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The federal government of Nigeria has announced that it will require nothing less than ₦1.89 trillion to successfully implement the new five-year strategic plan aimed at eradicating malaria in the country.
According to the government, about ₦352 billion out of the amount is required for the year 2021 programme implementation.
Speaking in his address to mark this year’s World Malaria Day, the Minister of Health, Dr Osagie Ehanire, revealed that the goal set out in the National Malaria Strategic Plan of 2021 to 2025 is to achieve less than 10 per cent parasite prevalence and reduction in mortality attributable to malaria to less than 50 deaths per 1,000 live births by 2025.
According to him; ‘The implementation of the New Strategic Plan will cost ₦1.89 trillion. About 63.1% of the total amount will be used to support Chemoprevention, diagnosis and treatment, while 35.9% will be used for vector management. About ₦352 billion is required for the year 2021 programme implementation.’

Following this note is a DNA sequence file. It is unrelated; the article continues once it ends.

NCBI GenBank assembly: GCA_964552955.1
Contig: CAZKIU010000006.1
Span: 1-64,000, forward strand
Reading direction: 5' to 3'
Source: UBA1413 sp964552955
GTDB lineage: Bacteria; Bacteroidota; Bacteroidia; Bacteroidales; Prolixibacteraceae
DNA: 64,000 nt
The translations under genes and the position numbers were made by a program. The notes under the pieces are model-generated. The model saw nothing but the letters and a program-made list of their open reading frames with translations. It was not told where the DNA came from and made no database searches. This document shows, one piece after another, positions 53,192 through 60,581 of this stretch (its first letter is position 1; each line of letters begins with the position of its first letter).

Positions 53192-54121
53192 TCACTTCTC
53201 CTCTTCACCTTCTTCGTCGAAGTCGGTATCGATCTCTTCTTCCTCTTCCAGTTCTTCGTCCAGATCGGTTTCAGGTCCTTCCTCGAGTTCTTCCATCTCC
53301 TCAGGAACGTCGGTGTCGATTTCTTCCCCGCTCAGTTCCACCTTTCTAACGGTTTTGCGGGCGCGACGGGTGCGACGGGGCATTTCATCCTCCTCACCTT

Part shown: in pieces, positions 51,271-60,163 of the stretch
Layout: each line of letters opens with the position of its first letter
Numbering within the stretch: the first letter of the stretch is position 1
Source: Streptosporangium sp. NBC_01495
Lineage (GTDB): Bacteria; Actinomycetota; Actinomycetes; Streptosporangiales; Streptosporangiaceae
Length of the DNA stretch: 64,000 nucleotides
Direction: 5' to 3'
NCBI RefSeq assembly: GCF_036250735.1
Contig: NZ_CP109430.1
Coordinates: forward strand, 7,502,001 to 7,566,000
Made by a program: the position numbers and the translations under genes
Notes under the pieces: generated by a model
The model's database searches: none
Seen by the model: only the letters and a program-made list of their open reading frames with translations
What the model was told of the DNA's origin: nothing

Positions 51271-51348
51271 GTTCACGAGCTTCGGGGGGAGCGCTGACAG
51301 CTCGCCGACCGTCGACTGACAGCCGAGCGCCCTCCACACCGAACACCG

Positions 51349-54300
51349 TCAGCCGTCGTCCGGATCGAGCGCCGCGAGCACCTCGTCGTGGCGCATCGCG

Ehanire however noted that considering the prevailing economic circumstance, and the cash crunch facing Government, it may not have the required amount, therefore it has become imperative that the private sector support will be needed in order to improve programme performance and coordination.
He solicited support from the private sector, corporate organisations and patriotic individuals.
According to Ehanire, the role of the private sector in the fight against malaria is being given priority through the establishment of a Public-Private and Philanthropic Partnership (PPPP) subcommittee and private sector desk.
He said: ‘We are also strengthening Domestic Resource Mobilisation (DRM) to ensure funds availability for malaria elimination. One key strategy we are working towards is the establishment of an End Malaria Council to drive this domestic resource mobilization.’
The minister said the forecast and quantification of malaria health products for 2021- 2025 for the 36 states and FCT have been reviewed based on available service data to ensure their availability in the next five years.
On the result of various interventions embarked upon by the government, Ehanire said the use of insecticide-treated nets among under-five children has increased from 43.4% (2015) to 52% (2018), while pregnant women increased use from 49% (2015) to 58% (2018).
He further stated that fever testing of under-five children increased from 5% in 2010 to 11% in 2013, 13% in 2015 and 14% in 2018.
AFRICA TODAY NEWS, NEW YORK